George Orwell’s 1984 offers a thought-provoking learning experience for secondary schools students. It provides challenging reading, stimulating themes of dehumanization, isolation, repression, loneliness, social class disparity, and abuse of power, and a basis upon which students can form their own opinions about today’s society. 1984’s relevance to today’s world makes it an excellent choice for secondary school readers who hold our future in their hands, whether as tomorrow’s leaders or as followers.
1984, written in 1948 and published in 1949, was intended as a warning against totalitarian tendencies rather than as a prophetic work. Now that the year 1984 has passed, many may scoff at the warning, but those who do would be wise to look at the present a bit more closely. Currently, we have subliminal messages, two-way televisions, computer viruses threatening to endanger our much depended-upon information systems (with possible global impact), and countries all over the world committing atrocities against their own people.
1984 depicts a dystopia, a world that went wrong, a world of manipulation and control which uses its people against themselves like pawns. We should also remember that the mindless citizens of Oceania are given neither the opportunity nor the encouragement to think or read. With a study of 1984, we have a chance for both.
This WebQuest will help you understand 1984 and Orwell’s intention when he wrote this novel. Using the themes and ideas from 1984, you should form your own opinion on today's society. Think of all the ways Orwell's book relates to things happening today.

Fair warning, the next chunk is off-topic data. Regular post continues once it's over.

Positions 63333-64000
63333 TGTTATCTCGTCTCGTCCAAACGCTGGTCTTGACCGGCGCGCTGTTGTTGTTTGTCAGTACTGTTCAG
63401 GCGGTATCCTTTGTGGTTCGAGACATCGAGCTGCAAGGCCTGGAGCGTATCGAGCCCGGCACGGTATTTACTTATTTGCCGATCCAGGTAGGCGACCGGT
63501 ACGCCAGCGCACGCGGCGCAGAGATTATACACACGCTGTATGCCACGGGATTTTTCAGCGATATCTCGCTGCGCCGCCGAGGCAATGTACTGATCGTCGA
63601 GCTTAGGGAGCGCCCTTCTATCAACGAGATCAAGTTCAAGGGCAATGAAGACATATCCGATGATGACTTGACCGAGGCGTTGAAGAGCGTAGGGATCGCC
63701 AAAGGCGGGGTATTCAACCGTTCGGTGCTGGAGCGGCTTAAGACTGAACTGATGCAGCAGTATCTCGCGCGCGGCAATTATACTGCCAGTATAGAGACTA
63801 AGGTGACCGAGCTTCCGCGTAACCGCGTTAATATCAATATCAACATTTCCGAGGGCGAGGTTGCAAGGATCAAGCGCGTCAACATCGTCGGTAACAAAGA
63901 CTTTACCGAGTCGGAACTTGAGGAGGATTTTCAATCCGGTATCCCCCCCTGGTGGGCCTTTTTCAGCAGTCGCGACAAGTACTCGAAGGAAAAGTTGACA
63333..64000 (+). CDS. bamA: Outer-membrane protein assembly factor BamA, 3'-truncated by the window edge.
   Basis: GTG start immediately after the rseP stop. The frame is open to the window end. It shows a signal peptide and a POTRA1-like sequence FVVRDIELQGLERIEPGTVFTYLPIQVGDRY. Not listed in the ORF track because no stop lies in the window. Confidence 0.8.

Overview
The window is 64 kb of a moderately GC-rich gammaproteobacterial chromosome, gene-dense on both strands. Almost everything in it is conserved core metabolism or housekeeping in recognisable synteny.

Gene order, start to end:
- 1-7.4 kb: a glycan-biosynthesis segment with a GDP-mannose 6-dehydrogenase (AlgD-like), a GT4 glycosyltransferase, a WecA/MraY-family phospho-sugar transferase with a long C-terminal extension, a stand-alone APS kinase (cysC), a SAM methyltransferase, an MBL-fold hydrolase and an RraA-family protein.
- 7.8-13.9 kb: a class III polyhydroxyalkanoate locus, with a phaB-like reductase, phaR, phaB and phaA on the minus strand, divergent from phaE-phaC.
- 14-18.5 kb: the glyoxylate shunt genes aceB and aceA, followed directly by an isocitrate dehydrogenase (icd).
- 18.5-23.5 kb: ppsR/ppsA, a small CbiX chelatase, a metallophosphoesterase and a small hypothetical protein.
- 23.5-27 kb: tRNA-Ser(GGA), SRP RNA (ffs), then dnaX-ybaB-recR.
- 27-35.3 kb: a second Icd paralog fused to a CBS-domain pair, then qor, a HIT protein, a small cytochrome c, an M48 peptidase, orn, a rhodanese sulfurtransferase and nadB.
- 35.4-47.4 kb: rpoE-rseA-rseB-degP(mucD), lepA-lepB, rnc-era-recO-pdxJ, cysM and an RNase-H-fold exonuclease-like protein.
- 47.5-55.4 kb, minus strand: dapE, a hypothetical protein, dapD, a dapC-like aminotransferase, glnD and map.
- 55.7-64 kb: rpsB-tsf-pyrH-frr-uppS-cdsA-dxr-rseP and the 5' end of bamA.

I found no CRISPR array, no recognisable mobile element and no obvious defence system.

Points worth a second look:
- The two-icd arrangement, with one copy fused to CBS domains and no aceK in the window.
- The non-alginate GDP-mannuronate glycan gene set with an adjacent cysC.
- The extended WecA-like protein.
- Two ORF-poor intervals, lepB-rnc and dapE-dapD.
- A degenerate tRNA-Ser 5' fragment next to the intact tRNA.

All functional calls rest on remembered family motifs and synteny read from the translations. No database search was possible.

The Task and Resources
In this WebQuest you will be working together with a group of students in and out of class. Each group will answer the questions. As a member of the group you will explore Webpages from people all over the world who care about the themes and ideas Orwell presented in 1984. Because these are real Webpages we're tapping into, not things made just for schools, the reading level might challenge you. Feel free to use online dictionaries or one in your classroom.
Online dictionaries: http://www.merriam-webster.com/
As a result, each group will create a PowerPoint presentation that summarizes essential information about Orwell’s work.
1) Keeping a Diary. Winston Smith keeps a diary, which in itself is a political act of rebellion. As you do this WebQuest keep a diary to exercise your privacy and freedom of expression and also to understand Winston's process of self-awakening. This task is individual. Each group member´s diaries should be handed out.
2) Understanding G Orwell’s background. Briefly explain, in your own words, what communism is and what the Soviet Union was. Research one of the key personalities in world communism: Karl Marx, Vladimir Lenin, Leon Trotsky, Joseph Stalin, Fidel Castro, Alexander Dubcek, Mikhail Gorbachev, Eric Honecker, Wojciech Jaruszelski, Mao Zedong, Ho Chi Minh, or Pol Pot. Write a biographical sketch that includes how the life or ideas of this leader relate to 1984.
Visit the following pages to search for information:
3) Government. (a) Work with your team to answer the following questions: Who or what is government? What does—or what must—government do? What different kinds of governments are in the world today? How does government affect you personally?
(b) How would your perfect government be? How would it be divided? What should be your mottos? Punishments? Rules? Once you decide all these, make a poster. Highlight all the important points of your ideal government. Convince the rest of your classmates that your government is the only correct option (use striking words, pictures and anything you might need to persuade the class. Accompany your poster with a short speech.